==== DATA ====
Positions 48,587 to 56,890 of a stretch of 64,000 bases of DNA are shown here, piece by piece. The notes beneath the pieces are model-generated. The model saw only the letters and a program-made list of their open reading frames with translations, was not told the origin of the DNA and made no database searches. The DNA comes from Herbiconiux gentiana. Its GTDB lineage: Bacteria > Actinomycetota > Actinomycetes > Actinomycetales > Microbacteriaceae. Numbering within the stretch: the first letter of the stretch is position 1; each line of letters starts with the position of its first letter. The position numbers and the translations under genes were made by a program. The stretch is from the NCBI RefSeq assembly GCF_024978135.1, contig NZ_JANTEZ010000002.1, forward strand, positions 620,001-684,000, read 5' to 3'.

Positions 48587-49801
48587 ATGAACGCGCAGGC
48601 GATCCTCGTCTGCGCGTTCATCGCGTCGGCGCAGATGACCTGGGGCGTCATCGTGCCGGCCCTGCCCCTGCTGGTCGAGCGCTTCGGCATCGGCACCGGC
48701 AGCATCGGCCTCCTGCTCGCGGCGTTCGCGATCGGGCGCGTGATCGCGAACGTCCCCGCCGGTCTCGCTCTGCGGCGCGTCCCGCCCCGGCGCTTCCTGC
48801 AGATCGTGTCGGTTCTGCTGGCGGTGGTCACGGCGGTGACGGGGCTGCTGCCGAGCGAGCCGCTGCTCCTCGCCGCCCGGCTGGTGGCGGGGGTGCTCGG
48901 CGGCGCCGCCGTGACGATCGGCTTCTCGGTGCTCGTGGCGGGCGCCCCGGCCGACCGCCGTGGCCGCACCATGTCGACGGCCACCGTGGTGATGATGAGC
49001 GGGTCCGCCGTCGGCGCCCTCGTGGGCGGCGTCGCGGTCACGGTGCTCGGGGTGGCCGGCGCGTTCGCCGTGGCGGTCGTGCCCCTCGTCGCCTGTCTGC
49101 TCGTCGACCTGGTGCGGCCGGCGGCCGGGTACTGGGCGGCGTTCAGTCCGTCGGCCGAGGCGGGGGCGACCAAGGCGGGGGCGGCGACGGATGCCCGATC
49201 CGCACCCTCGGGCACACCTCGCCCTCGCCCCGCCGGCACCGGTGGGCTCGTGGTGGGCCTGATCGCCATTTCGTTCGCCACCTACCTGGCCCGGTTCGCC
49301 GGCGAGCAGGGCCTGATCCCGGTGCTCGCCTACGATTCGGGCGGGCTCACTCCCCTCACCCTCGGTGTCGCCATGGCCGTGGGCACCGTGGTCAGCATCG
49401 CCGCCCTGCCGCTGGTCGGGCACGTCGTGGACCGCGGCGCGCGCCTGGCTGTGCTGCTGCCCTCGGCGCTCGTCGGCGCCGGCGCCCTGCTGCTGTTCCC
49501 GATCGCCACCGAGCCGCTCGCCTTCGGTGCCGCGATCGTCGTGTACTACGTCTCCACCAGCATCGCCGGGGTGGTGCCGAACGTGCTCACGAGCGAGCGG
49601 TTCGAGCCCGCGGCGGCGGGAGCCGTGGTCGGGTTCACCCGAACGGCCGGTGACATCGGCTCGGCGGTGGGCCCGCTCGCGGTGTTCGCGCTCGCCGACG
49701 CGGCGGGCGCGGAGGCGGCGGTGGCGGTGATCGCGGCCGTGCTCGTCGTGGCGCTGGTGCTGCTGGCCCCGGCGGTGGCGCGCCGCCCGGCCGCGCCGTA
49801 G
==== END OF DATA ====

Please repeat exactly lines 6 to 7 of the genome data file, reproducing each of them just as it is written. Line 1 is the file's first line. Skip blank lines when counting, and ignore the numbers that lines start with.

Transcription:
48801 AGATCGTGTCGGTTCTGCTGGCGGTGGTCACGGCGGTGACGGGGCTGCTGCCGAGCGAGCCGCTGCTCCTCGCCGCCCGGCTGGTGGCGGGGGTGCTCGG
48901 CGGCGCCGCCGTGACGATCGGCTTCTCGGTGCTCGTGGCGGGCGCCCCGGCCGACCGCCGTGGCCGCACCATGTCGACGGCCACCGTGGTGATGATGAGC